Sewing, Tutorial

Making ‘Dazzle’ leggings

In my last post, I showed you my super-quick and easy and slightly ersatz ‘Dazzle’ inspired bathers  (click here to learn about Dazzle and see period examples of Dazzle swimwear).  Here is how I made them, in case you want your own Dazzle swimwear or patchwork leggings.

It’s not quite historically accurate, but it is fun and easy.

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As my base, I used the Cake Espresso leggings pattern – I know it works, and I’ve got the fit personalised to be just right.

I cut out the legs in my white fabric, because it would be the least likely to show under the playsuit.

Then I used a rotary cutter and a ruler to cut each leg into a different pattern of random shapes:

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Then I went through, and decided which shapes I would have in each colour, and used the original (white) pieces as patterns to re-cut them in black or striped fabric:

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Since this is a trial pair, I didn’t think too much about how the placement would fit on my body in terms of flattery – next time I’ll fuss over that a bit more.

Then I began to assemble.  The important thing about how I cut is that everything is broken into sections that can be sewn together so that I ONLY sew straight lines – no needing to turn corners.

To show this, I’ve gone back to the all white fabric and numbered my pieces.

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See how I can join blocks 1 & 2, and then 2 & 3.  Then 2 & 3 are joined to 4, and 4 joins 5.  The sewn-together 3, 4 & 5 join 6.  5 & 6 are joined to 7, and finally, 6 & 7 join 8.  All straight sewing – no tricky corners.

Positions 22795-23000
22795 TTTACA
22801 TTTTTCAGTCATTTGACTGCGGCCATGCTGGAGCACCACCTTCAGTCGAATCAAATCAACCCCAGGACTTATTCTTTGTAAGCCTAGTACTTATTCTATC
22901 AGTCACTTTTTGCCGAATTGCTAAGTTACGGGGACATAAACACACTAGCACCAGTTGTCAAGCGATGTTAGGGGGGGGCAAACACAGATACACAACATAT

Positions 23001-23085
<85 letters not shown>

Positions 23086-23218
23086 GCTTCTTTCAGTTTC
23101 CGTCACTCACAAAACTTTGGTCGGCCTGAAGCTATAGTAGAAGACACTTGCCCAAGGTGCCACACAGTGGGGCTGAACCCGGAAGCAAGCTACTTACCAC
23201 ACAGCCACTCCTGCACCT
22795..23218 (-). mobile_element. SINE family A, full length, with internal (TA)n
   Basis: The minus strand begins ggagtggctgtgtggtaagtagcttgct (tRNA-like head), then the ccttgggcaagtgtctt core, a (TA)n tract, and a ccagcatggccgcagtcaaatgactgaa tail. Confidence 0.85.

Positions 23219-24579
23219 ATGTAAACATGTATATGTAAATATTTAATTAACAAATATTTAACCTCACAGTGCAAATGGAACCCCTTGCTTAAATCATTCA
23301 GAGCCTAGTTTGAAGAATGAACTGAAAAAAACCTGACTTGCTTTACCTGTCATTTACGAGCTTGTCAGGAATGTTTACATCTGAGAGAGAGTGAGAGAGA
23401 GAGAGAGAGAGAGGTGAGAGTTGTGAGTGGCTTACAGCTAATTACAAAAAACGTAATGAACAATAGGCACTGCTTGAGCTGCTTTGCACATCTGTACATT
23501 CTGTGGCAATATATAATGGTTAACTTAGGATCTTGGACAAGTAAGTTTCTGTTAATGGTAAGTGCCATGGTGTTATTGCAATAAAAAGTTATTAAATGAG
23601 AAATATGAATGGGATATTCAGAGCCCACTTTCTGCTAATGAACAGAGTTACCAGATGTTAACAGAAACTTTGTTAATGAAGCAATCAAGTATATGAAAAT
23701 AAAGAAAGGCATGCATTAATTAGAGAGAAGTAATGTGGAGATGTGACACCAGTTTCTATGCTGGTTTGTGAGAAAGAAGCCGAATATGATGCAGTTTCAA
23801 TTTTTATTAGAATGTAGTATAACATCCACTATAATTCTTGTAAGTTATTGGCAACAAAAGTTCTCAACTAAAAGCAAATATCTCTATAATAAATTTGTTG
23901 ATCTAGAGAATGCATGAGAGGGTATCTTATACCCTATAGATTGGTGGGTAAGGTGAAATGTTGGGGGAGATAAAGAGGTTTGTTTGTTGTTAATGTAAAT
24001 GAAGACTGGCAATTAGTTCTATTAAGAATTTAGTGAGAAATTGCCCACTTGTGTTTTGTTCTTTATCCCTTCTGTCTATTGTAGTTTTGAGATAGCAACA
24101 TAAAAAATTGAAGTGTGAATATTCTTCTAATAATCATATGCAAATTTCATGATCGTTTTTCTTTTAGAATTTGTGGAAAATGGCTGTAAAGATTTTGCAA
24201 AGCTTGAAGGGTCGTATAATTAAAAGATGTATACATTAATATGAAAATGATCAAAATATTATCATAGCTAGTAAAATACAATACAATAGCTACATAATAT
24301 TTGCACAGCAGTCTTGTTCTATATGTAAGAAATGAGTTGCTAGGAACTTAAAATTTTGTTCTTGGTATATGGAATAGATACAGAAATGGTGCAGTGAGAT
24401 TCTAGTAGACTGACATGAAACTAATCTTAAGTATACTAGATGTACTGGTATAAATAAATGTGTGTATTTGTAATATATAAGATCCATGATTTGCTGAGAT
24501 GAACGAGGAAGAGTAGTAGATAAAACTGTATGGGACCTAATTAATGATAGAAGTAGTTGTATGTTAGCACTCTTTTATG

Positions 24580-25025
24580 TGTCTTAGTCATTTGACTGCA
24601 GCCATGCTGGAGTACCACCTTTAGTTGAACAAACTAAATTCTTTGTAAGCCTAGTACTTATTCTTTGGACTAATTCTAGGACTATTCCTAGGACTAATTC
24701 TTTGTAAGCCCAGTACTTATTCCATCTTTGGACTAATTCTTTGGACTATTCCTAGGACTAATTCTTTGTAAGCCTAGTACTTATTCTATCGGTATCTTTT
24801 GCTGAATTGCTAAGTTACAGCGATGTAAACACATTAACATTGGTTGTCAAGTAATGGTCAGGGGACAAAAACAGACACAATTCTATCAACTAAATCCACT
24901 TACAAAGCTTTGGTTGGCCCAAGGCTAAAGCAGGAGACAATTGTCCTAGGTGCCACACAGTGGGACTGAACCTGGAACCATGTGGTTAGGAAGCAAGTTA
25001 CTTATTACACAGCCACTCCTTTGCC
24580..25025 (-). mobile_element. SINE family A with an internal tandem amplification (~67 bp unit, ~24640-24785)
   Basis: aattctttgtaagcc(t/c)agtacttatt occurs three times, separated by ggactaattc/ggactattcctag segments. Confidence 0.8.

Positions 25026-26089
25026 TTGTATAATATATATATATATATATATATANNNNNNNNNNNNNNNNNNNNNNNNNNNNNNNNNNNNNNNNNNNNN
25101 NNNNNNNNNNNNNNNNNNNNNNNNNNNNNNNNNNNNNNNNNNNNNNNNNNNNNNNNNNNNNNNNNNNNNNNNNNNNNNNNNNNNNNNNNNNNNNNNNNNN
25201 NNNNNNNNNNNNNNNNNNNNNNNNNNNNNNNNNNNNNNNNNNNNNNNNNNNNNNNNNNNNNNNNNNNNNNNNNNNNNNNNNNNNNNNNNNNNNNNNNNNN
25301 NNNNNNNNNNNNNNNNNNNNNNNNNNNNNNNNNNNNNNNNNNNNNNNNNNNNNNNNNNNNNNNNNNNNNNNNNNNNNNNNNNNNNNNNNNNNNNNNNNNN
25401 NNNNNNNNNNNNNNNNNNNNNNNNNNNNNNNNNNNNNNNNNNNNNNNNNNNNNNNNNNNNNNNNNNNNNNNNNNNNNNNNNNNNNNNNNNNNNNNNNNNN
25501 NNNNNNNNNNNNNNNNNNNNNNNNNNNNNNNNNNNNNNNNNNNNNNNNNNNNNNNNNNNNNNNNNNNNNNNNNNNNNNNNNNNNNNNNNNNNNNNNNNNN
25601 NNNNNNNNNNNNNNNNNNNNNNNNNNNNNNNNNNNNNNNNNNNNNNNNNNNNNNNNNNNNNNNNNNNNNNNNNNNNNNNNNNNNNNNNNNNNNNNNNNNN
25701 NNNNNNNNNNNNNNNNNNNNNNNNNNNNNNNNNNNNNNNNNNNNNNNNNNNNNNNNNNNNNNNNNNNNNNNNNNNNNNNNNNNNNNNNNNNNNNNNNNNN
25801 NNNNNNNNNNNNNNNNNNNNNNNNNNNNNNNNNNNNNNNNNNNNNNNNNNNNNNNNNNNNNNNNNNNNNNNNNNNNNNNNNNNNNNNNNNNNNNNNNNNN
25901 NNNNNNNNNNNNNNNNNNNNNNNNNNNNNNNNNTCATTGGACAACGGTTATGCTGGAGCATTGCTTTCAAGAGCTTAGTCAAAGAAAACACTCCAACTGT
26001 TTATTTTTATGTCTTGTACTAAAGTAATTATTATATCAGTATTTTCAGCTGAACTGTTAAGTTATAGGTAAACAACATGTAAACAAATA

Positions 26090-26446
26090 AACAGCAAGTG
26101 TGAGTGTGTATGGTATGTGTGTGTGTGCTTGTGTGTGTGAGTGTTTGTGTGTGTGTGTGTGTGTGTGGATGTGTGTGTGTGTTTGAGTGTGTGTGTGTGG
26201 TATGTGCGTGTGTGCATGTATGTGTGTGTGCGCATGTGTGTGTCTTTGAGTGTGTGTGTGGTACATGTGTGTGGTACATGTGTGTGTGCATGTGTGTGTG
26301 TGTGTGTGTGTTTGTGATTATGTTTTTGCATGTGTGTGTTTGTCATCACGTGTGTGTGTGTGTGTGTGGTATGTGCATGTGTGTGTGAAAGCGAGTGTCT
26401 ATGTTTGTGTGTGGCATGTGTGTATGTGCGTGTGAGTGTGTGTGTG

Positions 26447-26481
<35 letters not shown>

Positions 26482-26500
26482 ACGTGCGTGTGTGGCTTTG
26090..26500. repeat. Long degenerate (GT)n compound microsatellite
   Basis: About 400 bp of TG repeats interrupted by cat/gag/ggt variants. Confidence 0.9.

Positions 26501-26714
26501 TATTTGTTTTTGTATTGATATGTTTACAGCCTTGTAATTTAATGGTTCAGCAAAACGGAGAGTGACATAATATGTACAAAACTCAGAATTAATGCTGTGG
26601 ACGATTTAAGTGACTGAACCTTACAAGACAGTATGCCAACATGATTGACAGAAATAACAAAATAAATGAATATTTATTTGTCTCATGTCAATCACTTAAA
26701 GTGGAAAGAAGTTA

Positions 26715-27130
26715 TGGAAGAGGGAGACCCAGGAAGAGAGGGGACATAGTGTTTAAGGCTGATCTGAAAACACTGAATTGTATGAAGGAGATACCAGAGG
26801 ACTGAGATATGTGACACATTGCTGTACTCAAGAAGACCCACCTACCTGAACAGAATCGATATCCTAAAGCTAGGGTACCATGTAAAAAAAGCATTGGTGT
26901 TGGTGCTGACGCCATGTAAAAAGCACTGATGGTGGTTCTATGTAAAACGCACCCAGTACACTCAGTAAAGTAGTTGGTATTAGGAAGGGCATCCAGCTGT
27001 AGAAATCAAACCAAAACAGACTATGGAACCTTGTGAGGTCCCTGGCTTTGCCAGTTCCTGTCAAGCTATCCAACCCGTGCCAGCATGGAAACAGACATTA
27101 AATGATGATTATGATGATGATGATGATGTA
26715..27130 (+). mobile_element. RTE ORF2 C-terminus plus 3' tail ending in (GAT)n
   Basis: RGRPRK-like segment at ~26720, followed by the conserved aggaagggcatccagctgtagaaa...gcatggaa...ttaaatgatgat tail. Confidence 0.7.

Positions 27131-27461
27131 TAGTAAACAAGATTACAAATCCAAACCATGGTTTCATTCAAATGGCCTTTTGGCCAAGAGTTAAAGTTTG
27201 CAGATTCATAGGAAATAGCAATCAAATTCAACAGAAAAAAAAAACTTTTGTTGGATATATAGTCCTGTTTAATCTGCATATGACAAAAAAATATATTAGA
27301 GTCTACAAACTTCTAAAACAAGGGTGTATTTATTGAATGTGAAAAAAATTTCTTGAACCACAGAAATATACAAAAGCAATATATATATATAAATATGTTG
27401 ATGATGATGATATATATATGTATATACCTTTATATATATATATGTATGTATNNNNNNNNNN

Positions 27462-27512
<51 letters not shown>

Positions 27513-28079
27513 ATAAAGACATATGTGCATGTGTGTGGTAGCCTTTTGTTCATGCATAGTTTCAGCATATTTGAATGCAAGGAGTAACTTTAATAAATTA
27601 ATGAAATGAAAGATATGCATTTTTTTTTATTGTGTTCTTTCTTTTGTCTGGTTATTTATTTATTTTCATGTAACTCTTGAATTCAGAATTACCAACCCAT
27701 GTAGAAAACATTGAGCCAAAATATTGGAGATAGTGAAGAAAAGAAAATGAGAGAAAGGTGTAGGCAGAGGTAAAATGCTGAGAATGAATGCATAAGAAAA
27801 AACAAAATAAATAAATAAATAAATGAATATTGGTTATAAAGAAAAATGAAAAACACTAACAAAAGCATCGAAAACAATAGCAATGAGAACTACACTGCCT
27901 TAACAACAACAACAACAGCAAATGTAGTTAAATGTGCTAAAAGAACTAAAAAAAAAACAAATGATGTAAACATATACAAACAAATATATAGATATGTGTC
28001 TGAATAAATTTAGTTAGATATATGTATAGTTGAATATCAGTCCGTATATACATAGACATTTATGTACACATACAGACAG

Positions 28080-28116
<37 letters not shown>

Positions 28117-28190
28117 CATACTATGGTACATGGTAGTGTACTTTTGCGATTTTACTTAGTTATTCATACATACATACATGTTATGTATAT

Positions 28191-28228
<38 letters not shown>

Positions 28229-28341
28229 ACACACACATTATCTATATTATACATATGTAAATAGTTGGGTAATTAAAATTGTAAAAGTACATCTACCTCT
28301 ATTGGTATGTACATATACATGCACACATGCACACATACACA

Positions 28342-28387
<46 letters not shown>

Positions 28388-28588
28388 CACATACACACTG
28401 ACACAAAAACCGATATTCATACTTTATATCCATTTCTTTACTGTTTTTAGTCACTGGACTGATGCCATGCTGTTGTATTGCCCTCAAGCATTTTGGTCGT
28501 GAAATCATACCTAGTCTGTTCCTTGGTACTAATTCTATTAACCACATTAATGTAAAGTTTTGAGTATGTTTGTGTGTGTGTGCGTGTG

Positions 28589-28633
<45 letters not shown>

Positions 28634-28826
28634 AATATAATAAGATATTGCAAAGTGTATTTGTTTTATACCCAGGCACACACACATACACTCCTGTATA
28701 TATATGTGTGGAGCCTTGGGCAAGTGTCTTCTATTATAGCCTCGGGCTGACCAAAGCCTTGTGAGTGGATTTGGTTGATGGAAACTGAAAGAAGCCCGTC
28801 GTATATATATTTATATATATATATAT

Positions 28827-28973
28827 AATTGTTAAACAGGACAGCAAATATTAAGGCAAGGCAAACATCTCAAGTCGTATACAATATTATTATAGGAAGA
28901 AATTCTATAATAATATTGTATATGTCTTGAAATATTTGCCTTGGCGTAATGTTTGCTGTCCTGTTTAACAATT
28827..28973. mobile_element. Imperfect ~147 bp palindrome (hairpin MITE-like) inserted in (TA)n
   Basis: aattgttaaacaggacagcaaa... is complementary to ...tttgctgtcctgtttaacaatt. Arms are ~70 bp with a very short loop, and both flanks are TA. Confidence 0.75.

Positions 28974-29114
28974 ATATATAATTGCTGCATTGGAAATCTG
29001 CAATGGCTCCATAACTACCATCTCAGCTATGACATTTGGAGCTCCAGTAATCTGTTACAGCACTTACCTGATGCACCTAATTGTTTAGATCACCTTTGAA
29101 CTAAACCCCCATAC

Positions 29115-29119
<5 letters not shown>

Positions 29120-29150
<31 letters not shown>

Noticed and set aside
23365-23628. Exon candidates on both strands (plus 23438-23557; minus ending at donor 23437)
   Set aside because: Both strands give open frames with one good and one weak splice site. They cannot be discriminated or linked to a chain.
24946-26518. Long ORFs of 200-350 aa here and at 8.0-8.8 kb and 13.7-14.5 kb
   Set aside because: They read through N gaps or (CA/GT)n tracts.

Here are pieces 1-6 joined, with 7 about to be joined, and then you can see how they will all fit to 8:

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I used an overlocker for all my sewing, just because it’s so fast and easy.  Overlockers have been around since the 1880s, and they were certainly used for commercial swimsuits in the ’20s, so there is an element of historical accuracy amongst all the non-accuracy and trialling I’m doing.

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With both legs assembled, I sewed up the side seams to form my leg-tubes:

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And then I joined the crotch seam:

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I felt at this point that they were a little too white, so I gave them a quick tea-dye to tone down the white just a smidge:

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Once they dried,  the leggings just needed their waistband and hemming.  Then they were ready to go for a swim:

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  1. Polly says

    These are great! Just one question. Did you add any seam allowance for the black and white pieces?


    • Good question! Because it’s stretch fabric, and an overlocker uses such a little seam allowance, I didn’t add extra seam allowance. I did cut the leggings a tiny bit roomier in the leg than I usually do though.

  2. Tereza says

    Thank you for the tutorial. I´ve just made myself a maternity dazzle dress! Starting to feel as big as a war ship, this was definitely THE occasion to try it. It was great fun and I think the camouflage definitely works, at least from the front: would you guess there is a 7-month bow hidden in the stripes? 🙂 (+ side view as proof)

  3. Tereza says

    I´m pleased that you like it, thank you for the inspiration!
    Just in case anyone is interested, I used a slightly different method: I put the two fabric sheets on top of each other, cut the same dazzle shapes in both and then just switched pieces. The fabrics that I had stretch differently in different directions so it was important to keep them all oriented the same way also in the dazzled fabric to prevent bulging and puckering. Only after assembling both sheets together again I cut the shape of the dress, the front side from one sheet and the back side from the other. The shape of the sheets changed quite wildly in the dazzling process so this was definitely a safer approach 🙂

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